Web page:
On a good day of exploration for this blog, I rediscover places I’ve been before. It feels like pieces of a puzzle falling into place.
Like the Ethiopian Orthodox Church, which I first saw last spring on a tour of the Alamo Placito neighborhood with Phil Goodstein (whose tours I recommend). We were there on Sunday, and all these black women were coming out of church in blindingly white dresses. It was stunning.
(I tried to peek into the church today, but all three doors were locked. The mailman caught me coming out the gate but said nothing about it.)
I met up with myself in memory than once today. At Pablo’s on 6th, I ran into Steve Katz, one of my teachers from graduate school at CU, and he graciously sat down and talked to me. He told me that he had almost left Denver when he retired from the University of Colorado, but he decided to stay because it’s a culturally vital city. He thinks most areas of New York City, where he grew up, are declining more than they are revitalizing, but Denver is on its way up. There is a lot to do here, and you don’t have to plan months and months ahead to get tickets to the ballet or plays.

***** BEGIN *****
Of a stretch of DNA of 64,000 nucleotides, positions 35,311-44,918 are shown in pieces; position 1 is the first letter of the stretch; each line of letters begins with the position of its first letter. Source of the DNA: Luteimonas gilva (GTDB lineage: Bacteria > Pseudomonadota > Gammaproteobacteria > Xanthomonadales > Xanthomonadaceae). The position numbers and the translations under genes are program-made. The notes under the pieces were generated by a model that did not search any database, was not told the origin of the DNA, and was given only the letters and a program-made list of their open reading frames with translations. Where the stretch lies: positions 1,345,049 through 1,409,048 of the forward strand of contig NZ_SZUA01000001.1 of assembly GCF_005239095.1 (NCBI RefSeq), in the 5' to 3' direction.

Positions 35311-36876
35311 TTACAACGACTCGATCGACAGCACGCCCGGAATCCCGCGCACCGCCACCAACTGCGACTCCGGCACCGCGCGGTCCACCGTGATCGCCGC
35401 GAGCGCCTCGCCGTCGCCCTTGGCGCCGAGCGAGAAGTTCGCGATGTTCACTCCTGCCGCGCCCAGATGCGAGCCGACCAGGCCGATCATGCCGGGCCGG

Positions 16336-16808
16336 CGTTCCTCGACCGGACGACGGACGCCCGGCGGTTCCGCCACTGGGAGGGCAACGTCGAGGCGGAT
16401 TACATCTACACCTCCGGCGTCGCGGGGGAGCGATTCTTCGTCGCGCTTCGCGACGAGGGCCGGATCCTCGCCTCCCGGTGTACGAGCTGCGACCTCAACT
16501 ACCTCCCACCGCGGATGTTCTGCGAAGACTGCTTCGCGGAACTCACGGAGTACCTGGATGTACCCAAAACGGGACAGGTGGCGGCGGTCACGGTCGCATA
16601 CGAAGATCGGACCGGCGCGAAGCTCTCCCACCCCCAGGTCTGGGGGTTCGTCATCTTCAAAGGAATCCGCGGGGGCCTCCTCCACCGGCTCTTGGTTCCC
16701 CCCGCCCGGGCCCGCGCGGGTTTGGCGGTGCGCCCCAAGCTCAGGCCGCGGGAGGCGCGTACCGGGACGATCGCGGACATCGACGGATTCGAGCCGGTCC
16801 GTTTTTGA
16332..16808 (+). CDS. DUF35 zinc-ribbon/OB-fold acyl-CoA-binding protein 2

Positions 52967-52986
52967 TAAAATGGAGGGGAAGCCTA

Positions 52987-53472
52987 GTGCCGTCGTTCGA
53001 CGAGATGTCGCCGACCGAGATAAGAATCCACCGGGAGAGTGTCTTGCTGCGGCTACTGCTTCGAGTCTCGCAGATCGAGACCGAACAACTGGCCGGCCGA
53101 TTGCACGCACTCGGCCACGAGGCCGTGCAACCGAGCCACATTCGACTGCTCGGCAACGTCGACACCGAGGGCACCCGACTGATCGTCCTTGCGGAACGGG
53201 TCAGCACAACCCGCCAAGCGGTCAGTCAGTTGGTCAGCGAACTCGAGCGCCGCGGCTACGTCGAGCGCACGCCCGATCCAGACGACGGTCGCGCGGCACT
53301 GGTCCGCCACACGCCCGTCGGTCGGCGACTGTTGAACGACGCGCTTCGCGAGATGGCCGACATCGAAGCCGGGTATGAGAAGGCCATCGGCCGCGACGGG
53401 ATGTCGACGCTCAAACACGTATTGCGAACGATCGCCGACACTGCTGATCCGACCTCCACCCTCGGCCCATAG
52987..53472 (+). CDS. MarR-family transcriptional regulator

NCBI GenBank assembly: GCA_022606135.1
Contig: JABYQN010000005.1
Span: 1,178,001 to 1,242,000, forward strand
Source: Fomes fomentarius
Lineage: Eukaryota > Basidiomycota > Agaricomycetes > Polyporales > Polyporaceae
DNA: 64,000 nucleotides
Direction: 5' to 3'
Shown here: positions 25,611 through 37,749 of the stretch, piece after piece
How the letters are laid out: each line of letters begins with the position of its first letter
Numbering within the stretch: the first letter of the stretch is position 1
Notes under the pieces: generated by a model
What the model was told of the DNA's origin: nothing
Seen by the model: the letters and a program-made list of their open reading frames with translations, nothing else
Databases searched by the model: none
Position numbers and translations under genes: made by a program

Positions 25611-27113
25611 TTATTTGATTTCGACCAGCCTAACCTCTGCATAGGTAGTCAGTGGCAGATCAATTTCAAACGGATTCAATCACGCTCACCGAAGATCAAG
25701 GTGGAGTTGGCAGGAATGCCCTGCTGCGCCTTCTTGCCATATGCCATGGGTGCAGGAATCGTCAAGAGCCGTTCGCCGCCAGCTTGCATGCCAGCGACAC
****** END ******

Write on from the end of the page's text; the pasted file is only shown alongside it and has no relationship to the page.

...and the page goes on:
The trouble with meeting your grad school teachers is that they inevitably ask, “Are you still writing?” And I honestly answered “Yes,” telling him about the novel I began last year and then laid aside and then took up again when I got the oh-so-original idea of doing the synopsis before writing it (which is a first for me). But the truth is, I had a long period after the turn of the millennium when I wanted to stop. Or maybe I just wanted to rest and spend my time catching up on reading. I think now I should have done just that, instead of rewriting and submitting my collection of stories until I got burned out in 2005.
I told him I was tired of copyediting, and he said it must be tedious. It wasn’t when I started, of course, just as he liked teaching when he started in the 1960s.
But he said he’d never gotten tired of writing. That was good to hear.